Disruption and dislocation were the forces driving the three Resolution pieces on Wednesday January 18. The Andrew Race Dance Company’s To Resolve is a work for six women, exploring emotional conflict. Race’s forceful, sinewy, very grounded choreography brings them together into supportive, entwining duets, solid synchronisations and, at one point, a conjoined mass, breathing as one – then drives them apart into defensive confrontations or isolation. The ebb and flow of this dynamic would be helped by more fluid links between the scenarios, and in some cases a better use of the stage. Race studs his piece with engaging shapings, but his dancers are not individually delineated enough for us to connect with them. The result is rather amorphous.
The Swedish choreographer Clara Sjölin, in contrast, has a definite structure for I want to keep the cake but eat it (too). It’s her response to Ingmar Bergman’s 1966 art-cinema classic, Persona, a portrait of identity in crisis and mental disintegration. Madeleine Jonsson and Ellen Slatkin circle each other in a series of fast-cut scenes, clearly echoing the film, as a destructive power play emerges. The piece gains strength as those scenes are allowed to lengthen, with some beautifully troubling, strenuous duets that transmit a palpable sense of menace.
Guns, Water, Monica Lewinsky, from Bang Bang Bang Group, is striking for how little the dance content occupies centre-stage. Three women narrators, scripts in hand, alternate to tell us, respectively, the story of Monica Lewinsky’s affair with Bill Clinton, a numbers-heavy history of mass migration, and the outline for an OTT Tom Cruise action film set in Aleppo. Meanwhile, the choreographer Quang Kien Van moves to their words, seemingly as the mood takes him, often with wry humour. He’s overwhelmed, though, by the energetic storytelling and compelling interplay between the narrators, making Van seem, sadly, like an afterthought in his own piece.
Andrew Race Dance Company’s To Resolve saw six powerful women battling with emotional conflict through the use of an animalistic vocabulary. A vast choreographic range revealed raw physicality which grounded the dancers as they shifted, fell, and tumbled through space. There were natural pauses of tranquillity and tenderness as the group discovered a sense of balance, then morphed into one collective body. These lulls in dynamic qualities provided relief from the aggressive and emotional turmoil that the company confronted. Nonetheless, the piece seemed to lack an emotional connection as the primal undertones had stripped away any sense of humanity.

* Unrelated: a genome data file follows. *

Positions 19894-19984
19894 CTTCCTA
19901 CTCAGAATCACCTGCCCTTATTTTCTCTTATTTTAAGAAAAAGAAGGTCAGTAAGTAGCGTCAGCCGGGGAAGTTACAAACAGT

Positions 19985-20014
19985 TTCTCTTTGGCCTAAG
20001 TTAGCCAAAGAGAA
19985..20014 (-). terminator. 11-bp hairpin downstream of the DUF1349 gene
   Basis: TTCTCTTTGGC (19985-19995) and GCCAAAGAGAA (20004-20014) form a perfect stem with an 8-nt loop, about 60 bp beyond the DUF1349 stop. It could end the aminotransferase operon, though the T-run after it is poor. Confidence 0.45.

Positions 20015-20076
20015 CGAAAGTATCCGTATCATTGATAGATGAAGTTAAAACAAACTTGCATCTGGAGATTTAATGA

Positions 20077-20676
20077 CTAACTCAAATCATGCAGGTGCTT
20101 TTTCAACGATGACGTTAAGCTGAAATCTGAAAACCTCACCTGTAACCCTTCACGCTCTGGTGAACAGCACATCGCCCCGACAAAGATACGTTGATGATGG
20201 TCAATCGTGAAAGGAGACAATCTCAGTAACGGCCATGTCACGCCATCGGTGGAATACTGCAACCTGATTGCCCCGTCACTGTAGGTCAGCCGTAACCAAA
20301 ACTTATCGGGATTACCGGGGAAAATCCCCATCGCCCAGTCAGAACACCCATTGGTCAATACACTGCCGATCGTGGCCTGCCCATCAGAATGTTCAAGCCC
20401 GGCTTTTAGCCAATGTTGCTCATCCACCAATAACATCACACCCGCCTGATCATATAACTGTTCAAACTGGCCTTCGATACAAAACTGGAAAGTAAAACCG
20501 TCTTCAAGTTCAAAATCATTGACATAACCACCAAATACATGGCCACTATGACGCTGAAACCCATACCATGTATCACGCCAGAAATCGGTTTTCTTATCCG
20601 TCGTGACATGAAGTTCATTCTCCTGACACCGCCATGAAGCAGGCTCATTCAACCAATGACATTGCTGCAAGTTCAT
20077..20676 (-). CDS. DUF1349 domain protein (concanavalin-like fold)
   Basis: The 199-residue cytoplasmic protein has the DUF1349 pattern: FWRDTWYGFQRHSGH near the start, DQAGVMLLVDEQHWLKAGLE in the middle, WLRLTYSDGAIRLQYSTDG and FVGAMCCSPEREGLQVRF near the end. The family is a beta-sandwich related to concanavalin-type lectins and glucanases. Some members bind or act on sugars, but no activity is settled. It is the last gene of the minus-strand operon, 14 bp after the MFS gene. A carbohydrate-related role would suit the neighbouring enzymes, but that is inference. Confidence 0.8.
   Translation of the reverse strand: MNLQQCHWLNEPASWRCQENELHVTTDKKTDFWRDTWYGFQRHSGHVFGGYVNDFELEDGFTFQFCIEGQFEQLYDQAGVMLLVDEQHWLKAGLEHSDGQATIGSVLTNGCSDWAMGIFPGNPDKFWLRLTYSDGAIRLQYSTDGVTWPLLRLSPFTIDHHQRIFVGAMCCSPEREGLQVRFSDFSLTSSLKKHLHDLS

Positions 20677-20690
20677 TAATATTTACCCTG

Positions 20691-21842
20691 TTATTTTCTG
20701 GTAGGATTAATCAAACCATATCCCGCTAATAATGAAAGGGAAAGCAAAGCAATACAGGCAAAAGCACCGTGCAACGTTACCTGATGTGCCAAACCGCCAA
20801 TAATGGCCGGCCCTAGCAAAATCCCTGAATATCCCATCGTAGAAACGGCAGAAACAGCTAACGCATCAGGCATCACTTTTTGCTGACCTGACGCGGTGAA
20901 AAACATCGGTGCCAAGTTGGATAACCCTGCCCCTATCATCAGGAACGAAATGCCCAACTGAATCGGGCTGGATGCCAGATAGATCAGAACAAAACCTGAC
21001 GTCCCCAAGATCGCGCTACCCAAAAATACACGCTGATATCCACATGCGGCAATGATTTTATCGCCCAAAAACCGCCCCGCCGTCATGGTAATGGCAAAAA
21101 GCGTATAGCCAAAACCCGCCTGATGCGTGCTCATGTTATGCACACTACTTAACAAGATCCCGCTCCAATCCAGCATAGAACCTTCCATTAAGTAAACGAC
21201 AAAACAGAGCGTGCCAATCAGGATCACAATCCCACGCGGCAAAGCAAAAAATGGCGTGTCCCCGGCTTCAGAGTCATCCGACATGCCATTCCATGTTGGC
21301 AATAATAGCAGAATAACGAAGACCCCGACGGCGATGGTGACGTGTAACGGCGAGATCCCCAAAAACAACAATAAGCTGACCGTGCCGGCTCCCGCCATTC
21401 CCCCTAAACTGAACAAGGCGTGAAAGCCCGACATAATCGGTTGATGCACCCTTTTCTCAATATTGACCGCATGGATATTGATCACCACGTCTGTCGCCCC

However, any loss in humanity was quickly restored by Clara Sjölin’s I want to keep the cake but eat it (too). Through the lens of Ingmar Bergman’s film Persona (1966) a pair of women created a continuous power play which explored their identity, duality and sanity. Sjölin presented a series of disjointed but mundane scenes isolated within cubes of light. As pedestrian and creative movements evolved, psychological layers were uncovered, exposing insights to their duality. Delicate and evocative duets quickly flickered to a desperate sense of hopeless yearning and ultimately resulted in a furious rage as the duo hurled each other about with exceptional dexterity. This fragmented journey revealed an emotive power which seemed to hang in the air like an omen.
Bang Bang Bang Group combined Quang Kien Van’s choreographic talent with Debbie Hannan’s written skill to create Guns, Water, Monica Lewinsky. Hannan’s verbal score was presented by three vibrant actresses who described a muddled web of information to create an erratic newsfeed. Van demonstrated a jumbled movement style which jerked and convulsed to the spoken score. He periodically acknowledged the context and rhythm of the speech as if intermittently tuning into the overloaded news report. Unfortunately, his movement appeared disconnected from, and therefore overshadowed by, the chaotic stream of information which ultimately dominated attention.